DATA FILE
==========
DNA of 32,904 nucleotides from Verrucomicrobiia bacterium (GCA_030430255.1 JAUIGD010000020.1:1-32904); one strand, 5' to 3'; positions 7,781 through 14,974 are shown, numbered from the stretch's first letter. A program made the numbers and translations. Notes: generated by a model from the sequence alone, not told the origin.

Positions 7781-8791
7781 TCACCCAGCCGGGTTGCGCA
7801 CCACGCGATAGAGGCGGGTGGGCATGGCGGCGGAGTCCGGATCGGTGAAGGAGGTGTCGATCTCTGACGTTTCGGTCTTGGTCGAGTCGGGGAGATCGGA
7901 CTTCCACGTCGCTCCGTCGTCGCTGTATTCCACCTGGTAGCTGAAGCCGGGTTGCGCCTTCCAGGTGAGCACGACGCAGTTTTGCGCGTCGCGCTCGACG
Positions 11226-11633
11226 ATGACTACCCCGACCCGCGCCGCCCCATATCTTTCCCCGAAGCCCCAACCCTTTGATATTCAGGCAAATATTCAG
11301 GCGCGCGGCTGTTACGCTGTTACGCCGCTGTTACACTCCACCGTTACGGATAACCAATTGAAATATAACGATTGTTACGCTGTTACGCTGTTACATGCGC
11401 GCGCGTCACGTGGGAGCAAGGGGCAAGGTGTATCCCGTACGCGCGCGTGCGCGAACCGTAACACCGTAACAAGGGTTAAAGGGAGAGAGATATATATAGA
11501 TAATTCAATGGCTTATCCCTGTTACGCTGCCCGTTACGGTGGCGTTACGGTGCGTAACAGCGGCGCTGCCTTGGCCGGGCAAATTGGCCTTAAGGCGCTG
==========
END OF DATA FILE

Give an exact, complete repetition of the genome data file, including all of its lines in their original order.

DNA of 32,904 nucleotides from Verrucomicrobiia bacterium (GCA_030430255.1 JAUIGD010000020.1:1-32904); one strand, 5' to 3'; positions 7,781 through 14,974 are shown, numbered from the stretch's first letter. A program made the numbers and translations. Notes: generated by a model from the sequence alone, not told the origin.

Positions 7781-8791
7781 TCACCCAGCCGGGTTGCGCA
7801 CCACGCGATAGAGGCGGGTGGGCATGGCGGCGGAGTCCGGATCGGTGAAGGAGGTGTCGATCTCTGACGTTTCGGTCTTGGTCGAGTCGGGGAGATCGGA
7901 CTTCCACGTCGCTCCGTCGTCGCTGTATTCCACCTGGTAGCTGAAGCCGGGTTGCGCCTTCCAGGTGAGCACGACGCAGTTTTGCGCGTCGCGCTCGACG
Positions 11226-11633
11226 ATGACTACCCCGACCCGCGCCGCCCCATATCTTTCCCCGAAGCCCCAACCCTTTGATATTCAGGCAAATATTCAG
11301 GCGCGCGGCTGTTACGCTGTTACGCCGCTGTTACACTCCACCGTTACGGATAACCAATTGAAATATAACGATTGTTACGCTGTTACGCTGTTACATGCGC
11401 GCGCGTCACGTGGGAGCAAGGGGCAAGGTGTATCCCGTACGCGCGCGTGCGCGAACCGTAACACCGTAACAAGGGTTAAAGGGAGAGAGATATATATAGA
11501 TAATTCAATGGCTTATCCCTGTTACGCTGCCCGTTACGGTGGCGTTACGGTGCGTAACAGCGGCGCTGCCTTGGCCGGGCAAATTGGCCTTAAGGCGCTG